• Exact Address Needed for Submitting Claim to Court. If the exact address is not available to serve court notices, a request must be submitted to trace the address with reluctant police assistance, which can take several months.

Challenges Enforcing Judgements/Collecting Debt

  • Insufficient Assets. After successful litigation, there may be no or insufficient assets to pay the debt owed the creditor.
  • Weak Court Decision Enforcement Law/Agency. The enforcement agency has a heavy workload and may be slow to operate, not enforcing the decision quickly enough or putting the debtor under necessary pressure to collect the amount owed. The creditor or collections agency needs to constantly demand and liaise with officers in order to enforce decisions in a timely manner.

Legal Framework for Debt Collection in Mongolia

Because Mongolia is undergoing a major transition to democratic governance and a market-based economy, problems can arise when laws are written in too broad of language, leaving them open to interpretation. In addition, some regulations are not always consistent with other laws.

Without an agreement to use foreign country laws for the trade agreement, Mongolian laws apply to debt collection litigation. These issues are under exclusive jurisdiction of Mongolian courts:

  • Disputes regarding immovable property located in Mongolia; liquidation or bankruptcy of Mongolian legal entities; registration of legal entities or properties; or patents or intellectual property registered by Mongolian authorities.
  • Court decision enforcement procedures.

Foreign Judgement and Arbitration

Parties can agree to resolve civil disputes through arbitration, in accordance with the Arbitration Law of Mongolia, and the decision made by an arbitrator is binding and generally cannot be subjected to judicial review or appeal. Though the legal framework for arbitration exists, the system is not widely used.

Mongolia recognizes and enforces foreign arbitration decisions, just as arbitration in Mongolia should be recognized and enforced abroad.

Statute of Limitation

The general statute of limitation is 10 years, unless otherwise stated by law.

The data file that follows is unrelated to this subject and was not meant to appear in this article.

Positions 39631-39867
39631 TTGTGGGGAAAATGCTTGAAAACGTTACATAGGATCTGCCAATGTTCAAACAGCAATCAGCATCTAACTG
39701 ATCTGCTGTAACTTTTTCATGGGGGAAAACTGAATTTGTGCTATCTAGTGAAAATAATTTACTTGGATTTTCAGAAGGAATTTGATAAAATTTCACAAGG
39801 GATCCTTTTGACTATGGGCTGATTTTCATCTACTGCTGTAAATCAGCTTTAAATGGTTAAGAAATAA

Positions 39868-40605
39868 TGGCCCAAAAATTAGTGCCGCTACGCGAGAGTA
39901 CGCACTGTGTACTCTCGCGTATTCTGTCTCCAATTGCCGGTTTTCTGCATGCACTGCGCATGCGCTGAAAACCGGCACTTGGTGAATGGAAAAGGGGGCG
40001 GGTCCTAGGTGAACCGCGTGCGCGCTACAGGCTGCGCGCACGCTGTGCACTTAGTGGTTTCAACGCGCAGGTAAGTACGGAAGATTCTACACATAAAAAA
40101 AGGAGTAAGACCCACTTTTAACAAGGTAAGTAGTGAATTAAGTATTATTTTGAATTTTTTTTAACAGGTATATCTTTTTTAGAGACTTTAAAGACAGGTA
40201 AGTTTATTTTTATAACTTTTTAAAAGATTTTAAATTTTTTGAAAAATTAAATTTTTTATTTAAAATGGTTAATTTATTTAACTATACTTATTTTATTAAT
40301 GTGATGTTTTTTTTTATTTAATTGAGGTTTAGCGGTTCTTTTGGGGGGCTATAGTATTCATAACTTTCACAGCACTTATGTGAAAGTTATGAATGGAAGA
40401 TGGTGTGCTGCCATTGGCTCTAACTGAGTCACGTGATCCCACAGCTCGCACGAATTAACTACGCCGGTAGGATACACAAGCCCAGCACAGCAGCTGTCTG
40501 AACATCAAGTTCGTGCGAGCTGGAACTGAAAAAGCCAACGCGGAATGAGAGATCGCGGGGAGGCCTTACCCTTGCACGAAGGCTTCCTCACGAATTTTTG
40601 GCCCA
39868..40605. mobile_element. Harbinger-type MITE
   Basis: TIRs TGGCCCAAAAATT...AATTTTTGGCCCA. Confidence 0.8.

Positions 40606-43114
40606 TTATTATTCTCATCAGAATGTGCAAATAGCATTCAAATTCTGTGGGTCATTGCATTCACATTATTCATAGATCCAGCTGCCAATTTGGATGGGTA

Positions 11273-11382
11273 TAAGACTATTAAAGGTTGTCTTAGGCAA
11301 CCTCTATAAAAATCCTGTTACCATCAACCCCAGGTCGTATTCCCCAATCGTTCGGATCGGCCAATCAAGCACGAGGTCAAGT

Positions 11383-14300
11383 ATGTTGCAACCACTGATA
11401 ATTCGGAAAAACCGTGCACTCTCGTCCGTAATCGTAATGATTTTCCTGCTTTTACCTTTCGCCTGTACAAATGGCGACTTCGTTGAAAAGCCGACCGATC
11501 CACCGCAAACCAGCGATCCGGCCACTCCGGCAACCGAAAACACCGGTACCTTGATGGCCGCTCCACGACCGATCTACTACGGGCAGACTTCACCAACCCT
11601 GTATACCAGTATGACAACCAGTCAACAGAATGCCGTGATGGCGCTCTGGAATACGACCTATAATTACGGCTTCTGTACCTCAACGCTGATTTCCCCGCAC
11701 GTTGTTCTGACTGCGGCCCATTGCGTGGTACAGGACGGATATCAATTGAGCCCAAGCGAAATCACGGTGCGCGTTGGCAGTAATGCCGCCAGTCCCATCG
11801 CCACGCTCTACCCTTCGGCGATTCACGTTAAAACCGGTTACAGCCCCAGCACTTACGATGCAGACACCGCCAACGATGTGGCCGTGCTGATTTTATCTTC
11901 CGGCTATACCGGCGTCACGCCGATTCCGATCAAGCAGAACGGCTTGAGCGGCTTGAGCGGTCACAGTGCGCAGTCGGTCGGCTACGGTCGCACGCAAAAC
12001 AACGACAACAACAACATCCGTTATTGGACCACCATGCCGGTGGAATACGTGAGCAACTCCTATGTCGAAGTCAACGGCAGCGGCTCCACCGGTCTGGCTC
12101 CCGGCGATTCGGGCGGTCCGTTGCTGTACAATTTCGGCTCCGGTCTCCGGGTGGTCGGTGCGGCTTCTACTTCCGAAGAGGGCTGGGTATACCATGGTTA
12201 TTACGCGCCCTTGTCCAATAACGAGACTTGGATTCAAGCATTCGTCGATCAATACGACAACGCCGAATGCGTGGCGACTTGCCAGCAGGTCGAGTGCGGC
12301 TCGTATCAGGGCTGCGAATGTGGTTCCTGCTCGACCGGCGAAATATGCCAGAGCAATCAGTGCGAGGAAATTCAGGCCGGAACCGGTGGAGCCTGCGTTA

Claims for performing contractual obligations have a 3-year period, and a 6-year period for those involving immovable property.

Claims resulting from damage caused to others’ property have a 5-year period.

Upon request, the Court may change the period and its procedure, if there is adequate reason to pass the statute of limitation.

Bankruptcy Law in Mongolia

Mongolian bankruptcy law is concerned only with commercial entities, as a side effect of it being created as part of its transition to a free market economy. As a result, individuals cannot be debtors under this law. While the Mongolian Constitution does recognize individual economic rights, bankruptcy law doesn’t provide the same protections to individual entrepreneurs as it does to commercial entities.

In the Mongolian system, the debtor only includes commercial debtors: partnerships, cooperatives, companies or non-governmental organizations. A debtor is considered to be insolvent when it is unable to timely pay its debts with more than 10% of its capital.

Bankruptcy proceedings may be voluntary or involuntary, instituted by either the debtor or the creditor, or may be instituted to rehabilitate or liquidate the debtor’s assets.

  • Rehabilitation proceedings: plans may be proposed by any party and are voted on by the creditors. If accepted, it is approved or disapproved by the court. If approved, a plan will be implemented under the supervision of the trustee, and, if completed, the proceeding is dismissed, and the debtor is released from further obligations. If disapproved, the debtor is declared bankrupt and assets liquidated.
  • Liquidation proceedings, the court declares the debtor bankrupt under one of four conditions: a request for rehabilitation was not filed with the court, a plan was not submitted to the court, a plan was not approved by the court, or the implementation of the plan has failed. Once the assets of the debtor have been sold to satisfy the claims, the debtor will cease to exist and be stricken from the State Register.

Local Experts in Collections

Collections in Mongolia can be complicated for small to medium-sized businesses. When in doubt, remember that debt recovery is much simpler when you use a collection agency fluent in the laws and customs of the country where the debtor resides.

Cedar Financial offers on-the-ground representatives in Mongolia who understand the processes and debt collection practices that work to support the full recovery of your funds. For more information on how we can help, contact us today.

 

* The information provided on this website does not, and is not intended to, constitute legal advice; instead, all information, content, and materials available on this site are for general informational purposes only.